Exercise Dietary behavior Glucose monitoring

All coefficients are standardized ␤ weights; Predictor ⫽ BIS score; Model 1 ⫽ unadjusted regression coefficient; Model 2 ⫽ regression coefficient adjusted for age and gender; Model 3 ⫽ regression coefficient adjusted for age, gender, and body mass index. a p ⱕ .01; b p ⱕ .001.

ease progression in the absence of treatment and self-management can result in significant medical complications and even death in extreme cases. Our findings suggest that younger individuals are prone to later-stage disease detection than older adults, but this age bias in detection is almost completely compensated for by anxious temperament. That is anxious temperament seems to eliminate the usual age bias in detection and diagnosis of diabetes. As such, anxious temperament

may be an adaptive trait when it comes to the early detection of T2DM. Consistent with predictions derived from RST, anxious temperament was also associated with deliberativeness about costs associated with self-care behaviors (e.g., exercise, dietary behaviors, and glucose monitoring) after diagnosis. These findings highlight important nuances in the relationship between anxiety and diabetes. Past research has shown that individual differences in anxious temperament are associated A1C ⱖ6 months after diagnosis, suggesting on the surface that anxious temperament may facilitate self-management. However, the data in most of these studies also reveal baseline associations between anxiety and A1C, and the relevance of anxiety for early diagnosis is unclear without a newly diagnosed cohort. The current findings, using a newly diagnosed cohort, suggest that anxious temperament is inversely associated with disease progression at diagnosis among individuals who are not subject to routine screening. With respect to self-management behaviors, our findings seem to suggest that anxiety is associated with cognitive tendencies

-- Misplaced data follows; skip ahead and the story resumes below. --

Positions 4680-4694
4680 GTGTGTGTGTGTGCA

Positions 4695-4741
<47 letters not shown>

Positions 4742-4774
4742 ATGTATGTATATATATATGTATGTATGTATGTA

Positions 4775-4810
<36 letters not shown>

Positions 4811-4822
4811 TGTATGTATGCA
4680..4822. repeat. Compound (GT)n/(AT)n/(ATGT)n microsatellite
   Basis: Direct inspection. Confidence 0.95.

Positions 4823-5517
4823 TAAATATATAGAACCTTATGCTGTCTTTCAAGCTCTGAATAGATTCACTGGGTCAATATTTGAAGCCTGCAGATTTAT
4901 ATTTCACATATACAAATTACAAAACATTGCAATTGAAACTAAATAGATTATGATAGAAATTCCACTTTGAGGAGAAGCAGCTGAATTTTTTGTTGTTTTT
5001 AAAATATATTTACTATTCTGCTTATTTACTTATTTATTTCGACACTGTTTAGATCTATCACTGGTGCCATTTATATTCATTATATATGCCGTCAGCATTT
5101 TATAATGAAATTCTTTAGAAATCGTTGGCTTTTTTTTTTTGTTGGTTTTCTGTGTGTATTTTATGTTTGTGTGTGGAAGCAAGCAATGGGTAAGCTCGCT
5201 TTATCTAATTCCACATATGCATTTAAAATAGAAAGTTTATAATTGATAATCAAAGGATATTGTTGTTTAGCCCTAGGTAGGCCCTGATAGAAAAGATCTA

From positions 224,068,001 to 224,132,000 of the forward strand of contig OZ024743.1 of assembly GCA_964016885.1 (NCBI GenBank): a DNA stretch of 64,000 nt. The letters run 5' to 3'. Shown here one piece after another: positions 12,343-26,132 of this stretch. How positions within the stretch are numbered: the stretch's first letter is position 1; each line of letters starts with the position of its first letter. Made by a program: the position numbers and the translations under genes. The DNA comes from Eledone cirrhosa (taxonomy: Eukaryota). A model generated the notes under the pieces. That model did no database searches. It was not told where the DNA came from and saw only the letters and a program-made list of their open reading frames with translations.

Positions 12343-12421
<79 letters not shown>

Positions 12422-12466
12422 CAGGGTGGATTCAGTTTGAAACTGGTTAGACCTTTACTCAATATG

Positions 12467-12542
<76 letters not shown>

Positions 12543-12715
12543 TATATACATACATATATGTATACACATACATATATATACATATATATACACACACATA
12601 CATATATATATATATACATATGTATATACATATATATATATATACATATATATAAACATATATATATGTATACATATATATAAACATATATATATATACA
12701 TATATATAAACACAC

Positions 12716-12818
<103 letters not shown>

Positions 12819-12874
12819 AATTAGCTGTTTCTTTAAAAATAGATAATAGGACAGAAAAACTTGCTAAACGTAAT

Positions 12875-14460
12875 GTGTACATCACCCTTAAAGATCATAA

Deliberativeness by BIS group 6








Be haviora l Doma in

Figure 2. Vertical axis depicts level of overall deliberativeness (collapsed across costs and benefits) associated with each self-care behavior. BIS ⫽ Behavioral Inhibition System. TABLE 5.

BIS and BAS Scores as Predictors of Deliberativeness About Costs and Benefits of Self-Care Behaviors Costs



Model 1

Model 2

Model 3




0.393 ⫺0.038 0.103 ⫺0.003

0.390 ⫺0.041 0.086 ⫺0.016

0.374 ⫺0.032 0.072 0.001

Model 1 0.097 0.081 0.294* 0.127†

Model 2 0.087 0.102 0.289* 0.128†

Total Model 3 0.077 0.103 0.281* 0.136†

Model 1 *

0.309 0.052 0.299* 0.102

Model 2 *

0.302 0.067 0.294* 0.102

Model 3 0.290* 0.077 0.280* 0.120

All coefficients are standardized ␤ weights; Model 1 ⫽ unadjusted regression coefficient; Model 2 ⫽ regression coefficient adjusted for age and gender; Model 3 ⫽ regression coefficient adjusted for age, gender, and body mass index; BIS ⫽ Behavioral Inhibition; BAS-D ⫽ Behavioral Approach (Drive subscale); BAS-RR ⫽ Behavioral Approach (Reward Responsiveness subscale); BAS-FS ⫽ Behavioral Approach (Fun Seeking subscale). * p ⱕ .001. † p ⱕ .10. Psychosomatic Medicine 70:837– 843 (2008)